Author Topic: Career options/advice?  (Read 2215 times)

poorjoy

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Career options/advice?
« on: November 02, 2014, 05:22:32 PM »
Hello mustachians, I'm looking for some insight or advice on my situation.
I posted a while back that I'm 26 without any real career prospects but I now want to change that.

About 8 months ago I started an entry level call center job at 13,000 a year after a history of working awful service industry positions (kitchen porter and fast food).
At the call center I was promoted 3 times on a temporary agreement after giving everything I had to do a good job. I moved from being a contact center agent to team manager to floor manager to quality assurance with the client, there was only a 10% pay rise and the secondment has now ended and I am back to a tier 1 advisor.
There has been talk of me getting promoted right back up when the contract we are working for picks up again in March on a permanent basis but even then the pay is still 15,000 a year and it's not guaranteed.

The experience of being responsible for over 300 staff has matured me greatly and I now feel confident in roles of high responsibility, I've had do do everything from shift planning and asset budgeting to staff dismissal on a day to day basis staying at the office consistently 2 hours late for less than I made 10 years ago sweeping floors.

What career paths can I take?
What options are realistically open for a mid 20's without a degree that have a decent income?

I fear that the contract I work in will be lost and it's a real possibility from what I've seen and I have concerns that this step down may lower my prospects than if I were to move somewhere else now.

My stash has grown nicely but I only have 3 months no income sustainability at this early stage.
Thanks for reading!

deborah

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Re: Career options/advice?
« Reply #1 on: November 02, 2014, 05:45:34 PM »
I fear that the contract I work in will be lost and it's a real possibility from what I've seen and I have concerns that this step down may lower my prospects than if I were to move somewhere else now.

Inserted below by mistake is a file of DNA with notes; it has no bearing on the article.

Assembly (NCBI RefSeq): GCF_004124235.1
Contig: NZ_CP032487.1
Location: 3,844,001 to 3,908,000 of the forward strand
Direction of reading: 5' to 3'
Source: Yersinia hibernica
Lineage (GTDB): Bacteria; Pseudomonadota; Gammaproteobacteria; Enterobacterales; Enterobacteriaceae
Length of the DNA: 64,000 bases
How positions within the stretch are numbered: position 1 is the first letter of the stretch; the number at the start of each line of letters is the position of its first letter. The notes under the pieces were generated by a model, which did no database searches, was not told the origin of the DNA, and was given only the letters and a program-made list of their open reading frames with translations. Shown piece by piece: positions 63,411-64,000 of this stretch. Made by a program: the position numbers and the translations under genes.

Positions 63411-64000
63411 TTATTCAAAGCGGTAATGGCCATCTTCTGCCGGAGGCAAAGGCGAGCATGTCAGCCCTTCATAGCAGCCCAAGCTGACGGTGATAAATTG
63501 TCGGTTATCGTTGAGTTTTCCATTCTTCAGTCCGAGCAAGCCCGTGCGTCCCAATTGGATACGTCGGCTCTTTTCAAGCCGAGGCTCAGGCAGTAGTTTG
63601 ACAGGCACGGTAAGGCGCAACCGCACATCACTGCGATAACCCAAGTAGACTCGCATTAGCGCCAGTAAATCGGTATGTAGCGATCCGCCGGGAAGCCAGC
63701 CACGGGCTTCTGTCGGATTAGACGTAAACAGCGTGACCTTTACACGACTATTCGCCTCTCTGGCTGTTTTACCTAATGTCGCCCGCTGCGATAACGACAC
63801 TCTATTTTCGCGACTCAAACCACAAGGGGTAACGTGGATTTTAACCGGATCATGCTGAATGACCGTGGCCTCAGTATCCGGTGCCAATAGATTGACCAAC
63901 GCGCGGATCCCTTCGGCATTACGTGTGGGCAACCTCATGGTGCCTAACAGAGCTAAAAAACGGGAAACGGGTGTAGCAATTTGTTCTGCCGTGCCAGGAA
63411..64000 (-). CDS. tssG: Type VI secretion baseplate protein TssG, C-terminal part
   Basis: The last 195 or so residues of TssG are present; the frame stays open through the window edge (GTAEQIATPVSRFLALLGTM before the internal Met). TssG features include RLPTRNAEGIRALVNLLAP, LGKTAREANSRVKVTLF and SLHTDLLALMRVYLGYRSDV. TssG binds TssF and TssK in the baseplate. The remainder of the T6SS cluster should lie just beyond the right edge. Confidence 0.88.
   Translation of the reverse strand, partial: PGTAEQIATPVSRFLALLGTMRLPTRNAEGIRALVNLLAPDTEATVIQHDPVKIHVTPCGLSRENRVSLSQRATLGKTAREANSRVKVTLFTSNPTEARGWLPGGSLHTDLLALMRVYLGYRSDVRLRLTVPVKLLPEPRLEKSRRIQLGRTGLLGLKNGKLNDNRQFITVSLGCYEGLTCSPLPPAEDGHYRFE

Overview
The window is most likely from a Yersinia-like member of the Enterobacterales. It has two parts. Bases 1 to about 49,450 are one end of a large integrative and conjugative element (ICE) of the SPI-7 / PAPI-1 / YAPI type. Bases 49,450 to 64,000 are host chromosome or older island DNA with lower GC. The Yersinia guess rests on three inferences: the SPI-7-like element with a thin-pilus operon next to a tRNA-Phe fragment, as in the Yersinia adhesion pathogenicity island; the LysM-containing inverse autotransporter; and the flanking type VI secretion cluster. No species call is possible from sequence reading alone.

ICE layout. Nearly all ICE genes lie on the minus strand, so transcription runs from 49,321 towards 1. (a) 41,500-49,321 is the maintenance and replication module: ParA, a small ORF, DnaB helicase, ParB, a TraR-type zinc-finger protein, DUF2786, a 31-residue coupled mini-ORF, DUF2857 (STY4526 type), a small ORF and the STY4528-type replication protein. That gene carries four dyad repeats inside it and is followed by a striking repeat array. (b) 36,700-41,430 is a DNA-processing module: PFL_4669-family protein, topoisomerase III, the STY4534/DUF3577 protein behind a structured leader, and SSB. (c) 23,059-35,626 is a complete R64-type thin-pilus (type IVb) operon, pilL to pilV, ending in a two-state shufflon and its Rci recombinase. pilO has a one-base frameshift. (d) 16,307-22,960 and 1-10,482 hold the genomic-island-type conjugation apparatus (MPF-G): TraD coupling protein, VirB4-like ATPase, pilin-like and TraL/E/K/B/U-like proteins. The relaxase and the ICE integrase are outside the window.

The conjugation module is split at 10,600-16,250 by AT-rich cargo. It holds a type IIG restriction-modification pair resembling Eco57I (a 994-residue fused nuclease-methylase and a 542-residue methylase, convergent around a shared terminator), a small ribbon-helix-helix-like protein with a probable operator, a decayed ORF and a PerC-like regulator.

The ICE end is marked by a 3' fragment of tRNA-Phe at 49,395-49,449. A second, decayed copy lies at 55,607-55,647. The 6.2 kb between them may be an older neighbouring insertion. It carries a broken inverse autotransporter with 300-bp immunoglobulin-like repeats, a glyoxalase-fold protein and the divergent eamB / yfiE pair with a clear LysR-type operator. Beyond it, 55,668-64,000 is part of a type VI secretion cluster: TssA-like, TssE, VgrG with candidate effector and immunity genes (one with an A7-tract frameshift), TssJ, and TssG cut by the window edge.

It depends upon how you treat the step down. Many people lose their edge when they step down from a secondment, and this definitely lowers their prospects - especially if they develop into a complainypants. You should have a talk to your current manager about where he sees you going, and what your prospects are - what you do well, what you could improve, and what he would advise you doing to have future prospects. He may have some great ideas. If you have been jumped up twice, someone must value you and be prepared to have this type of talk with you. They may even suggest that you get some experience elsewhere, and suggest the type of elsewhere most suited to your talents.

poorjoy

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Re: Career options/advice?
« Reply #2 on: November 02, 2014, 06:33:59 PM »
I think you're right, the best action is to just do my best until there's more concrete information and build more stash.

Meanwhile I'll try applying for any job I think I could have a chance at with 25k or above because I think it's worth the risk to start a job at this salary.

lpep

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Re: Career options/advice?
« Reply #3 on: November 03, 2014, 05:00:23 AM »
Would you consider moving abroad? There are tons of jobs in southeast Asia for native English speakers in teaching, no degree required. In Hanoi you can earn $20-$25 per hour, and the cost of living is extremely low - you could easily save $1000/month on a $1600/month income. It's not for the faint of heart, but teaching cute little kids 20 hours per week is certainly a better lifestyle than working full time plus in a call center! Any questions, let me know.

mining_melancholy

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Re: Career options/advice?
« Reply #4 on: November 03, 2014, 06:44:15 AM »
This comes more from advice I've been given than from successes of my own, but:

Since you're experience has been in management, a big aspect of advancing your career is likely going to be networking. I've found that resumes and payscales really only outweigh networking in certain fields. If what you're selling in yourself is your experience at dealing with things, dealing with people, and dealing with problems, you're only going to get that talent across in person. So, network. And that includes both inside and outside your company. Talk to supervisors, bosses, admins, whatever, and attend conferences if possible (I know from experience this one can be hard if you're on a tight purse string already).

Point is, once you're into management and admin, your career starts coming from you, not your resume. Hope that helps a little.